Willie Mays Aikens Moves Forward

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KANSAS CITY, Mo. -- His body hurts.  He walks down the steps at Kauffman Stadium with a limp, holding both physical and emotional scars. But it's not from years as a player in the big leagues, rather years spent doing hard time.

"I was living a destructive lifestyle and I had no plans of stopping what I was doing because I felt like I was having a good time," says Willie Mays Aikens, a former Kansas City Royals' player.

Aikens spent 15 years of his life addicted to cocaine and another 14 years paying for what the drugs did to his life.

"I just decided that, hey, I'm going to live my life the way I want to live my life.  And if I want to snort some coke once in a while and have some drinks, well them I'm going to do that," Aikens said.

In 1980, Aikens hit two home runs in two different games of the World Series against Philadelphia.

"The was a great accomplishment for me," he said. "A thriller."

He was brought to Kansas City to be the clean-up batter behind the great George Brett, but Aikens remembers himself clearing plates of cocaine with his nose.

"My purpose before was to glorify Willie and to satisfy the needs of my flesh," he said.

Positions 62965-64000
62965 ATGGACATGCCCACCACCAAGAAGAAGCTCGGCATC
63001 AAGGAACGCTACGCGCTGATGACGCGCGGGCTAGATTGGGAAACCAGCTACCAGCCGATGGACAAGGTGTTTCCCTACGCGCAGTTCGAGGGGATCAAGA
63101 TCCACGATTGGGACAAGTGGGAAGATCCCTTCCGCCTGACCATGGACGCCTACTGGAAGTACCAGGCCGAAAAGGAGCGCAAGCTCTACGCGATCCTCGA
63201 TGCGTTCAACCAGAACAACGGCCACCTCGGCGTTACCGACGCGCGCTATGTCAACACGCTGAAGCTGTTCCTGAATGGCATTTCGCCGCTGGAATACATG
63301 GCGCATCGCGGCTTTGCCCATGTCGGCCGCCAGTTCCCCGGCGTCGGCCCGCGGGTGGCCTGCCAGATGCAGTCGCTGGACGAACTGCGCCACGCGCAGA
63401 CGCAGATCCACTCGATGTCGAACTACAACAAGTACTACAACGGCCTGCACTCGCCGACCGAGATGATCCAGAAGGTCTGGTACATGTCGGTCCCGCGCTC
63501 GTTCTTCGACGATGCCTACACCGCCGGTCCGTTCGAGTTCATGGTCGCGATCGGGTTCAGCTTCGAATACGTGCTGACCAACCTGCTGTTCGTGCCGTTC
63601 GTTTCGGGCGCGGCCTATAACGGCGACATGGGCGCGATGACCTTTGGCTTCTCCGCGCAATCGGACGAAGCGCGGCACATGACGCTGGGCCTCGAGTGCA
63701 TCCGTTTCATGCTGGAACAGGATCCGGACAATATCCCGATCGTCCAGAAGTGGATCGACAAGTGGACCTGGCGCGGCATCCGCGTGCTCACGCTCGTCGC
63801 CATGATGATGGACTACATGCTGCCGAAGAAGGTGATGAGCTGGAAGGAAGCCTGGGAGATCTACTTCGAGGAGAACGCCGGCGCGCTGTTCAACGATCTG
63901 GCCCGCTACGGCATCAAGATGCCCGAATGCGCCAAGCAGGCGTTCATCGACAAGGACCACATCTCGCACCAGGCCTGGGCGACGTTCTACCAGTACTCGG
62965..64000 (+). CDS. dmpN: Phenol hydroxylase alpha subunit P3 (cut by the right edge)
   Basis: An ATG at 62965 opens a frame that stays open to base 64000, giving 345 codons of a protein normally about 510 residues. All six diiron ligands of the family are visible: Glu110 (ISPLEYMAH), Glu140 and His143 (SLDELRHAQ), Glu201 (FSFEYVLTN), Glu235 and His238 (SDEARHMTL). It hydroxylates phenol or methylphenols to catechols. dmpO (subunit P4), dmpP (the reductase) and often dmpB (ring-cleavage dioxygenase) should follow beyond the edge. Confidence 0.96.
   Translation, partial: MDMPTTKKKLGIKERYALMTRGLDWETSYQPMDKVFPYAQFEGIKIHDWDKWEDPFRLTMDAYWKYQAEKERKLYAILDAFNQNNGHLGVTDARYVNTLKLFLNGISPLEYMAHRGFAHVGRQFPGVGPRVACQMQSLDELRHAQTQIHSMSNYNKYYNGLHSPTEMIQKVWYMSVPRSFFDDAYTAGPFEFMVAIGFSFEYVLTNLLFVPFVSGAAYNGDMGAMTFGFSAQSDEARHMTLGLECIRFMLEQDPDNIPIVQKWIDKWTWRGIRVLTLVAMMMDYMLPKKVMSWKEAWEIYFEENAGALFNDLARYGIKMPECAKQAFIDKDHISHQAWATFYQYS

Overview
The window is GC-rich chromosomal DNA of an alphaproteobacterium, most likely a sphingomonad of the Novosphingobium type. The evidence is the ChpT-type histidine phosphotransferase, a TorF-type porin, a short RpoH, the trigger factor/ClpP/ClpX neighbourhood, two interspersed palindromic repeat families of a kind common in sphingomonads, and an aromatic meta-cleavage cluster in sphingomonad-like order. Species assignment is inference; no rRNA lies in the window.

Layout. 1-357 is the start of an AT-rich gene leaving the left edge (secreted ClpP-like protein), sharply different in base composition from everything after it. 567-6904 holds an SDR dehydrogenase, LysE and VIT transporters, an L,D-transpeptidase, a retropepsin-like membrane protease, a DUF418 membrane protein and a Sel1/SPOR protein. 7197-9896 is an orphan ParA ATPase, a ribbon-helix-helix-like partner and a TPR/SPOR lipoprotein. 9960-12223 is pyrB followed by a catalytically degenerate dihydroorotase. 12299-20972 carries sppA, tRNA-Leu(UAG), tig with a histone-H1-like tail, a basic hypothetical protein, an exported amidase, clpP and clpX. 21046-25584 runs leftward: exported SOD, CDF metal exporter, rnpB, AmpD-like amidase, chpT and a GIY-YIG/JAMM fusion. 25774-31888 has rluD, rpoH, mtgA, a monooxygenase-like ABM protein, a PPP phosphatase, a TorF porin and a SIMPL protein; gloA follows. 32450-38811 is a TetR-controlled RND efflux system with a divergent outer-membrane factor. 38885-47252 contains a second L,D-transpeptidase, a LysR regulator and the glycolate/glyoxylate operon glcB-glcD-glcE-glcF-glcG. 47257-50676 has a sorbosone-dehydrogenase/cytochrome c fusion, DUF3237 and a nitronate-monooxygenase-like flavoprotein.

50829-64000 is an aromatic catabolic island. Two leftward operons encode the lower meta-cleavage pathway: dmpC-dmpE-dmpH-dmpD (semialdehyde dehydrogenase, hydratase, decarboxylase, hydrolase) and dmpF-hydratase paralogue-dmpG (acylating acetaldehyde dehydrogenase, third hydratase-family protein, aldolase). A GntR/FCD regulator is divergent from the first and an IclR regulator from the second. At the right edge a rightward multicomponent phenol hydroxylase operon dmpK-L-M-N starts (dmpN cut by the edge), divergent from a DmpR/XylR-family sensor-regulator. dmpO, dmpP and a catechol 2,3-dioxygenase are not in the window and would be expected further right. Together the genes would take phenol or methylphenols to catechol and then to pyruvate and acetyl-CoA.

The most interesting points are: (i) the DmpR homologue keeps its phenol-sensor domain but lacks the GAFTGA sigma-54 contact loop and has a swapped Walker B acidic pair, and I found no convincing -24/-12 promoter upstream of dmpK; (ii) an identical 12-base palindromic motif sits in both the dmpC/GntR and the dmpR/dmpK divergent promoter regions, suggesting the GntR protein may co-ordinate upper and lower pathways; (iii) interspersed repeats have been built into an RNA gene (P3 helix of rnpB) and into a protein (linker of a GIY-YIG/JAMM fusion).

In 1994, Aikens was sentenced to 20 years and 8 months in the federal pen on controversial drug and firearm charges.

"Am I angry about it now?" he asked. "No, I'm not, but when it first happened to me, of course I was. I was really upset about it. I felt like, you know, what they did to me was unfair."

Fair or not, Aikens admits it saved his life.

"If that doesn't happen to me, and If I'm not taking out of the situation that I'm in, I don't think I would be here," he said.

Released from prison in 2008, Aikens says he's a changed man.

"I have survived this because of the mercy and grace from God," he said "I don't have any doubt about that. And I'm still here because I have a job to do."

Back with the Royals as a Minor League Coach, Aikens is against batting clean-up, this time in life.

"If I can help somebody stay away from the drugs and alcohol that I went through, stay away from the prison life, become a major league baseball player, help a deadbeat dad like I was and became a better father, and for me it goes on and on," said Aikens.

The whole story of Willie Mays Aikens' life is now in a book titled "Safe at Home" written by Gregory Jordan.

To purchase a copy of the book, contact Aikens at Aikenswillie@yahoo.com.

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